I am building light balancing circuit. For higher bandwidth, I need lower feedback resistance (i.e) 100 ohm. When I use feedback resistance of 100 ohm and feedback capacitance of 2 pF. I am facing ringing effect. So, how do we select the capacitance according to the resistor. Will the opamp IC LTC6269-10 works with the feedback resistance 100 ohm. I am attaching my circuit.
Can you provide more details on your requirements?
It seems like your net input current is 0, is that correct?
What is your expected output voltage? What is your target transimpedance gain?
ADI has a tool called photodiode wizard tool in this link and will help you to determine if LTC6269-10 is suitable for your requirements and the tool will also help you with the recommended design values of feedback R and C.
Yes, Net current should be 0. I1 and C1 is the equivalent circuit of Photodiode 1, I2 and C2 is the equivalent circuit of Photodiode 2. The circuit is basically lightt balancing detection circuit. So, if light is equal, Output will be 0 V. If the light coming of the two photodiodes are equal. I need to use Rf of 100 ohm because I want to make this circuit work in higher bandwidth.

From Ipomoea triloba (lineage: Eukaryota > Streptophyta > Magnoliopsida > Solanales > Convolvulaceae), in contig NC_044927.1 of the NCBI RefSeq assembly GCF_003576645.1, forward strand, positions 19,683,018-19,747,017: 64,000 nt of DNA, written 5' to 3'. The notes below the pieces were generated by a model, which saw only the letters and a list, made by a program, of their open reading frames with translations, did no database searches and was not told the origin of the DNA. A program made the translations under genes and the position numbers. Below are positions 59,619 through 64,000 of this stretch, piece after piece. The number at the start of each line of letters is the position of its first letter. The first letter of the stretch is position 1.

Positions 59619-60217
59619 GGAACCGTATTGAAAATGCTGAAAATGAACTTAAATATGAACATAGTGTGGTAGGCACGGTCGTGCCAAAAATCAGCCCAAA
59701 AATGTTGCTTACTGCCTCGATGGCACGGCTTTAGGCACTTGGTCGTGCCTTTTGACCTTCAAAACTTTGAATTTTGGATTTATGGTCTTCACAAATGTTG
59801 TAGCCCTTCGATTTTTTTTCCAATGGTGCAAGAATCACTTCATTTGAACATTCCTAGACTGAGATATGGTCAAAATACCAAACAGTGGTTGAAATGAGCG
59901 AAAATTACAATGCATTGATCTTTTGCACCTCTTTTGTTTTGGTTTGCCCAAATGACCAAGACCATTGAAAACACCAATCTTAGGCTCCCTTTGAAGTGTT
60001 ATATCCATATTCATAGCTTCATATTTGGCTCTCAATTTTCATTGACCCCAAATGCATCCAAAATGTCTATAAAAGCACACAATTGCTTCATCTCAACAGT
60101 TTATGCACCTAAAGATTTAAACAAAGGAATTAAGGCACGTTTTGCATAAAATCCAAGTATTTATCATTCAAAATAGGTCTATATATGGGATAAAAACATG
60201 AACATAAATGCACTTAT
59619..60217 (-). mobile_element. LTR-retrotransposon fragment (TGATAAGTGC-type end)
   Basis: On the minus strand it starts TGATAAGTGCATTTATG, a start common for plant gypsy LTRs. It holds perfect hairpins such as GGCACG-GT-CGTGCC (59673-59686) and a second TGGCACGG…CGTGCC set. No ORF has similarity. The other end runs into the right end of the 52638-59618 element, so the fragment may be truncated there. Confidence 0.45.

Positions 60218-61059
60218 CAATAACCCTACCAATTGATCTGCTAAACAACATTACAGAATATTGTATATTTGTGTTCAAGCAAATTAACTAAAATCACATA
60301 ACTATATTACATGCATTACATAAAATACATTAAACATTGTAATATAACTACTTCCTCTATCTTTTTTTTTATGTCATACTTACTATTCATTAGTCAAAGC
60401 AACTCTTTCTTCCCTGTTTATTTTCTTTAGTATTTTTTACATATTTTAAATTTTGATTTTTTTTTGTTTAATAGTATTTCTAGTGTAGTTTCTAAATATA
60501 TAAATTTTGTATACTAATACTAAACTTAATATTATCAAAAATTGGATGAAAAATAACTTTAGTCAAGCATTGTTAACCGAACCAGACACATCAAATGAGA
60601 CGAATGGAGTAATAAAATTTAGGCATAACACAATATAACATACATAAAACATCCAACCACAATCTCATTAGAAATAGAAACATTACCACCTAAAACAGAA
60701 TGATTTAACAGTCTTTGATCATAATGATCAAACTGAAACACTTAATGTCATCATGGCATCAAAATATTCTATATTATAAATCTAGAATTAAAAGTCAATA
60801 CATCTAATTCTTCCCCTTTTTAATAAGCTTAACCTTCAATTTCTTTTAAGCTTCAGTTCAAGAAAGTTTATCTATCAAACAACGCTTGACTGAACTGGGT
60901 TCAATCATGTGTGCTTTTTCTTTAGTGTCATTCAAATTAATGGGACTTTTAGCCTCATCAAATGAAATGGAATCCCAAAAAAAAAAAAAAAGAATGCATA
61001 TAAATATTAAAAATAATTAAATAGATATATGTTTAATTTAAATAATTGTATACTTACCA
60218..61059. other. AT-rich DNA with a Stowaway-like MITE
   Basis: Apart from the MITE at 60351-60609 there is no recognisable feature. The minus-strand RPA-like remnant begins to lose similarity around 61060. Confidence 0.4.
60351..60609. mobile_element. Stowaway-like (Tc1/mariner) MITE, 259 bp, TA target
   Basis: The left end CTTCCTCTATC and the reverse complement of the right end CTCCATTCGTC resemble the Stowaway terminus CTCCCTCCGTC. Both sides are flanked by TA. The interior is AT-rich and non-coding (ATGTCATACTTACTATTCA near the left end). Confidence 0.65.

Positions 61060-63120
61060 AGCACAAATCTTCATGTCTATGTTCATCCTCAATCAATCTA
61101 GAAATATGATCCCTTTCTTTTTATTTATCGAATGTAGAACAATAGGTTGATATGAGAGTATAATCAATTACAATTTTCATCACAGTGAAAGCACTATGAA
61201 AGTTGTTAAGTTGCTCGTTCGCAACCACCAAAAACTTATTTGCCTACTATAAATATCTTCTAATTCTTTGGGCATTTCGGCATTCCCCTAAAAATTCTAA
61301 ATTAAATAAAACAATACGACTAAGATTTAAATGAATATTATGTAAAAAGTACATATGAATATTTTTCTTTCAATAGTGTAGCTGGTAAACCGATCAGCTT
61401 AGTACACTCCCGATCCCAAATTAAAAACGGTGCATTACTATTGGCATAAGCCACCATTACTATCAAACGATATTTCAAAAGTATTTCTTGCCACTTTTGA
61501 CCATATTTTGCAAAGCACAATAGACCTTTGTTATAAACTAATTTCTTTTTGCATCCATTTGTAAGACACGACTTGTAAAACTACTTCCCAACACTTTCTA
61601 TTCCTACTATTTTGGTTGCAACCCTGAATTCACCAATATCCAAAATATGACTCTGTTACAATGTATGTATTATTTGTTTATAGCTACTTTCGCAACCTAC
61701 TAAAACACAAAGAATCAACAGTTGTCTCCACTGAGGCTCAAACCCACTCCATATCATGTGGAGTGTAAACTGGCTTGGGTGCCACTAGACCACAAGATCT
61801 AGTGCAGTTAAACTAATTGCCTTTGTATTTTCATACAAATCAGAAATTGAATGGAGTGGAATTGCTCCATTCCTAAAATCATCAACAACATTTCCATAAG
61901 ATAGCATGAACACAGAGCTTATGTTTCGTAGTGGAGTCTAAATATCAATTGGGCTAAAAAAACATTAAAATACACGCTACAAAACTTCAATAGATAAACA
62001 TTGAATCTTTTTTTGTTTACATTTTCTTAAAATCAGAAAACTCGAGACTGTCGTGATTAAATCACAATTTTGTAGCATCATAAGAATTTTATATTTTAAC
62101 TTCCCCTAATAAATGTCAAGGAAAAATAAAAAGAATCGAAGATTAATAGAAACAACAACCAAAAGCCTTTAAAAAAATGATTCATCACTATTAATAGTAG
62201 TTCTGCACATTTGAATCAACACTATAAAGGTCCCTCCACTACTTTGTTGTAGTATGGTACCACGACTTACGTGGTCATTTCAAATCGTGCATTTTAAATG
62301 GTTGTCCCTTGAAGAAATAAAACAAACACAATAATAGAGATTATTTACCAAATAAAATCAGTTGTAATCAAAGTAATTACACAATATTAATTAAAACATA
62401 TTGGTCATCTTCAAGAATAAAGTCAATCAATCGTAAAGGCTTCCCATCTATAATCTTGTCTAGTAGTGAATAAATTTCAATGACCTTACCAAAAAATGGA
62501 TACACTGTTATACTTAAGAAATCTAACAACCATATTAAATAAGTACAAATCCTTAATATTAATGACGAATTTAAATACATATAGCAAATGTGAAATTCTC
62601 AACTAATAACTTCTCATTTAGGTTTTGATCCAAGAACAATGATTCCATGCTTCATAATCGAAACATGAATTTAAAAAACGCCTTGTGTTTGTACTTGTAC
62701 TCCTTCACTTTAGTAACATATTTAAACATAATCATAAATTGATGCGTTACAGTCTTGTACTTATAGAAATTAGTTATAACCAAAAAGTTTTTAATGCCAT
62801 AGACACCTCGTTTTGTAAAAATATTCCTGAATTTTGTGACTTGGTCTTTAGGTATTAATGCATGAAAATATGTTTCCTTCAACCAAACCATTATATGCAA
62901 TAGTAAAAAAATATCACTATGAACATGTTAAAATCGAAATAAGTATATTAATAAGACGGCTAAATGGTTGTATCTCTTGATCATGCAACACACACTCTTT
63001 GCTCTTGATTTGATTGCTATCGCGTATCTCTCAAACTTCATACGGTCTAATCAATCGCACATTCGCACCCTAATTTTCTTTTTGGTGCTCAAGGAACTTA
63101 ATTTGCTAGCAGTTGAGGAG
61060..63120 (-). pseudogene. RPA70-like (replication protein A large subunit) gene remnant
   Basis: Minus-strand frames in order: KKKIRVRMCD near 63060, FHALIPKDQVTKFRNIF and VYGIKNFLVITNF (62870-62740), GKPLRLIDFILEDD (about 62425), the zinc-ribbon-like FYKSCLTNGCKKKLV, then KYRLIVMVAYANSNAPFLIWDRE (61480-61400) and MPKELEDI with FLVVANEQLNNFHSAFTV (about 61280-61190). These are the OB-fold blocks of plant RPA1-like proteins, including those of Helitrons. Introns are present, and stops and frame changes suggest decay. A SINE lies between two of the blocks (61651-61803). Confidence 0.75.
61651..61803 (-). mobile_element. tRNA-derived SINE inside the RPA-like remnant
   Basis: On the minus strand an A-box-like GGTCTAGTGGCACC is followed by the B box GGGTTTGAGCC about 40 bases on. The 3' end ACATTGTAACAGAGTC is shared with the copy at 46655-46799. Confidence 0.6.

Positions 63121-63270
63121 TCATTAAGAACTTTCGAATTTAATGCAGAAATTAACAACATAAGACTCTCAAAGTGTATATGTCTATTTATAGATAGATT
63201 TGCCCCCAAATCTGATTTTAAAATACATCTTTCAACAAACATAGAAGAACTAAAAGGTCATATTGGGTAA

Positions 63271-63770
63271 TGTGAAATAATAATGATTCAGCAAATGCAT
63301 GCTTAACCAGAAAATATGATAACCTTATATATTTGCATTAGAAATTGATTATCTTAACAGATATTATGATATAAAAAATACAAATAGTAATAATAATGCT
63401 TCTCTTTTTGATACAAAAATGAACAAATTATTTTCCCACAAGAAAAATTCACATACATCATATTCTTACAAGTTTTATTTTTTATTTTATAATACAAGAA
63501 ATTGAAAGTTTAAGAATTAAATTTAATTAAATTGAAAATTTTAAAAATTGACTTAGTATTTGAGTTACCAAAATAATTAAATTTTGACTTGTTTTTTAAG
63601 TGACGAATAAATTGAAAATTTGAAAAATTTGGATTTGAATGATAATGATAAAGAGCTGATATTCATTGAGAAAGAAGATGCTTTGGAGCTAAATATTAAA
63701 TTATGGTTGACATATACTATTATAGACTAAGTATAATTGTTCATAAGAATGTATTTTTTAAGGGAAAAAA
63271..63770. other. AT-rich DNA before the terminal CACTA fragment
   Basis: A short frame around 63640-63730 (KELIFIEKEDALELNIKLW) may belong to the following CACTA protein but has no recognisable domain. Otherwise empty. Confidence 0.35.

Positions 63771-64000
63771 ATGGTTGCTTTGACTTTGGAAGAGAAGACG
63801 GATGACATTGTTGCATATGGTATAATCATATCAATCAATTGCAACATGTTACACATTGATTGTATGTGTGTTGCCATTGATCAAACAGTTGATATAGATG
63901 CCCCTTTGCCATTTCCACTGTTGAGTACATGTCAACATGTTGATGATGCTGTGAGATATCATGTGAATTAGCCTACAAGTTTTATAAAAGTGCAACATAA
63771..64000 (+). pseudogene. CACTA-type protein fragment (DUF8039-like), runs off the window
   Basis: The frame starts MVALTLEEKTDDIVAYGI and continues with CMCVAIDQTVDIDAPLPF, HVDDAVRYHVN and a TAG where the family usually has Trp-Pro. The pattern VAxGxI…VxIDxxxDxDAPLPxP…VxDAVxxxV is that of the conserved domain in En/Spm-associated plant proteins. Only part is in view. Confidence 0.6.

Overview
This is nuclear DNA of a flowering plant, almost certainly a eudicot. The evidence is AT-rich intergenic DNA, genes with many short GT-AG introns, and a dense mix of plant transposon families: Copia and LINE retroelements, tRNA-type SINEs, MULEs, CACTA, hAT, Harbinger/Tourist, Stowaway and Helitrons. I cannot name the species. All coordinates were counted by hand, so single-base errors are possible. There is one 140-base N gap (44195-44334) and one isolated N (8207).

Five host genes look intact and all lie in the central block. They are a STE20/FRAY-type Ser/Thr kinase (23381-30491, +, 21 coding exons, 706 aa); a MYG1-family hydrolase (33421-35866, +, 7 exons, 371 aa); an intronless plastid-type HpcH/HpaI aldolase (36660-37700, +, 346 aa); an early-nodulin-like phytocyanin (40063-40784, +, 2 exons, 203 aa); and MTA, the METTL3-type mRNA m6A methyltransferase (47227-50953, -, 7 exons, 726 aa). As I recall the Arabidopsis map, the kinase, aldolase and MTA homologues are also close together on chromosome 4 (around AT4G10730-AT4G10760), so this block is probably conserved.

The resistor has nothing to do with it, look carefully at this condition:
Cf and Cin capacitors set the noise gain at high frequencies. This condition is not met in your circuit
CIN = CPD + CCM + CDM
CPD = Photodiode capacitance
CCM = Common Mode Capacitance of Amplifier
CDM = Differential Mode Capacitance of Amplifier
CIN = 0.25 pF + 100 fF + 450 fF
= 0.8 pF
CIN/Cf >= 10
0.8 pF / 0.025 pF = 32 which is greater than 10. But I am facing same type of error.
The product owner of LTC6269-10 forwarded me his thoughts on your query. Please read below.
"The LTC6269-10 has a “Gain-Bandwidth-Product” of 4GHz and a minmum Gain-of-10 requirement for stability. That means that in a gain of 10 it will have about 400MHz of bandwidth. There is no way to get 3GHz of bandwidth in it.
I think the only amplifier we have that could support this design is the LTC6409. It has 10GHz of GBWP, and is unity gain stable. However, I tried this in LTspice and the results are not promising. See attached.
You mentioned the input bandwidth is 3GHz. But do you really need 3GHz of output bandwidth? Photodiodes have extremely high reception bandwidth, but you can remove the charge slowly and not suffer losses. If this is a split photodiode app, for positioning purposes, then any mechanical system will be much slower and does not need such high bandwidth. So can the customer reduce the output bandwidth requirements? I once did a control loop for a 1GHz data bandwidth system, where the position control loop bandwidth (on a 4-way PD) was only 2kHz. It used LTC6081’s for their precision."
3GHz TIA attempt.asc